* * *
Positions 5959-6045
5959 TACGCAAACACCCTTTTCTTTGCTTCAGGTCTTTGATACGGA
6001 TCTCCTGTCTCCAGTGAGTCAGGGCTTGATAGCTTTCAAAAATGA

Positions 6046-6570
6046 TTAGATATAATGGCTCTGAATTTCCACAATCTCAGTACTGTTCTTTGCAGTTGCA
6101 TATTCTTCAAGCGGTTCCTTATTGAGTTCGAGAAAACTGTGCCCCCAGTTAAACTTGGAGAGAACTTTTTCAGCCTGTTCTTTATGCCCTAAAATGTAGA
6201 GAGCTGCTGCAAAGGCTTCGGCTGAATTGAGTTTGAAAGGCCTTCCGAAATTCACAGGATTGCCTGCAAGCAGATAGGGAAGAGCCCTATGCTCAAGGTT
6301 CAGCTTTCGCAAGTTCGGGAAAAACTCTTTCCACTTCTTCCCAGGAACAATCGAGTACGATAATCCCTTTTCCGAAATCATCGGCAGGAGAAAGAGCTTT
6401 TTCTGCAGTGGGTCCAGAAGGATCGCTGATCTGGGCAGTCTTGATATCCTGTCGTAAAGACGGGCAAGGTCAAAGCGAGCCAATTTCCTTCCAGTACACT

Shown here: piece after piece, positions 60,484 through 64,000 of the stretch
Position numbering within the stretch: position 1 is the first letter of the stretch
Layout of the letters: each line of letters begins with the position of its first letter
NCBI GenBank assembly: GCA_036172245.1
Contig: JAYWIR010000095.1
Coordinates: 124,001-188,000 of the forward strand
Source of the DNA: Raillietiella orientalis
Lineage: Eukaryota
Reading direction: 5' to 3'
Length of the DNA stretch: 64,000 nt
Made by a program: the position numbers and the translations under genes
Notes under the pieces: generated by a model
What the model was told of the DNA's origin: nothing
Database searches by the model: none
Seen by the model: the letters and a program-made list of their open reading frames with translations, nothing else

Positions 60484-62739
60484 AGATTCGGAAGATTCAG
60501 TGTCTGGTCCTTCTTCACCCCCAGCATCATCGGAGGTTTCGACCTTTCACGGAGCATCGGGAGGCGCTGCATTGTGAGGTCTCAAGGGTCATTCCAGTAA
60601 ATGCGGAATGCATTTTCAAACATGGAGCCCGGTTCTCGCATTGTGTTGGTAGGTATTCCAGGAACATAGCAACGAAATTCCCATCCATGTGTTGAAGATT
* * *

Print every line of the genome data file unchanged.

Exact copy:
Positions 5959-6045
5959 TACGCAAACACCCTTTTCTTTGCTTCAGGTCTTTGATACGGA
6001 TCTCCTGTCTCCAGTGAGTCAGGGCTTGATAGCTTTCAAAAATGA

Positions 6046-6570
6046 TTAGATATAATGGCTCTGAATTTCCACAATCTCAGTACTGTTCTTTGCAGTTGCA
6101 TATTCTTCAAGCGGTTCCTTATTGAGTTCGAGAAAACTGTGCCCCCAGTTAAACTTGGAGAGAACTTTTTCAGCCTGTTCTTTATGCCCTAAAATGTAGA
6201 GAGCTGCTGCAAAGGCTTCGGCTGAATTGAGTTTGAAAGGCCTTCCGAAATTCACAGGATTGCCTGCAAGCAGATAGGGAAGAGCCCTATGCTCAAGGTT
6301 CAGCTTTCGCAAGTTCGGGAAAAACTCTTTCCACTTCTTCCCAGGAACAATCGAGTACGATAATCCCTTTTCCGAAATCATCGGCAGGAGAAAGAGCTTT
6401 TTCTGCAGTGGGTCCAGAAGGATCGCTGATCTGGGCAGTCTTGATATCCTGTCGTAAAGACGGGCAAGGTCAAAGCGAGCCAATTTCCTTCCAGTACACT

Shown here: piece after piece, positions 60,484 through 64,000 of the stretch
Position numbering within the stretch: position 1 is the first letter of the stretch
Layout of the letters: each line of letters begins with the position of its first letter
NCBI GenBank assembly: GCA_036172245.1
Contig: JAYWIR010000095.1
Coordinates: 124,001-188,000 of the forward strand
Source of the DNA: Raillietiella orientalis
Lineage: Eukaryota
Reading direction: 5' to 3'
Length of the DNA stretch: 64,000 nt
Made by a program: the position numbers and the translations under genes
Notes under the pieces: generated by a model
What the model was told of the DNA's origin: nothing
Database searches by the model: none
Seen by the model: the letters and a program-made list of their open reading frames with translations, nothing else

Positions 60484-62739
60484 AGATTCGGAAGATTCAG
60501 TGTCTGGTCCTTCTTCACCCCCAGCATCATCGGAGGTTTCGACCTTTCACGGAGCATCGGGAGGCGCTGCATTGTGAGGTCTCAAGGGTCATTCCAGTAA
60601 ATGCGGAATGCATTTTCAAACATGGAGCCCGGTTCTCGCATTGTGTTGGTAGGTATTCCAGGAACATAGCAACGAAATTCCCATCCATGTGTTGAAGATT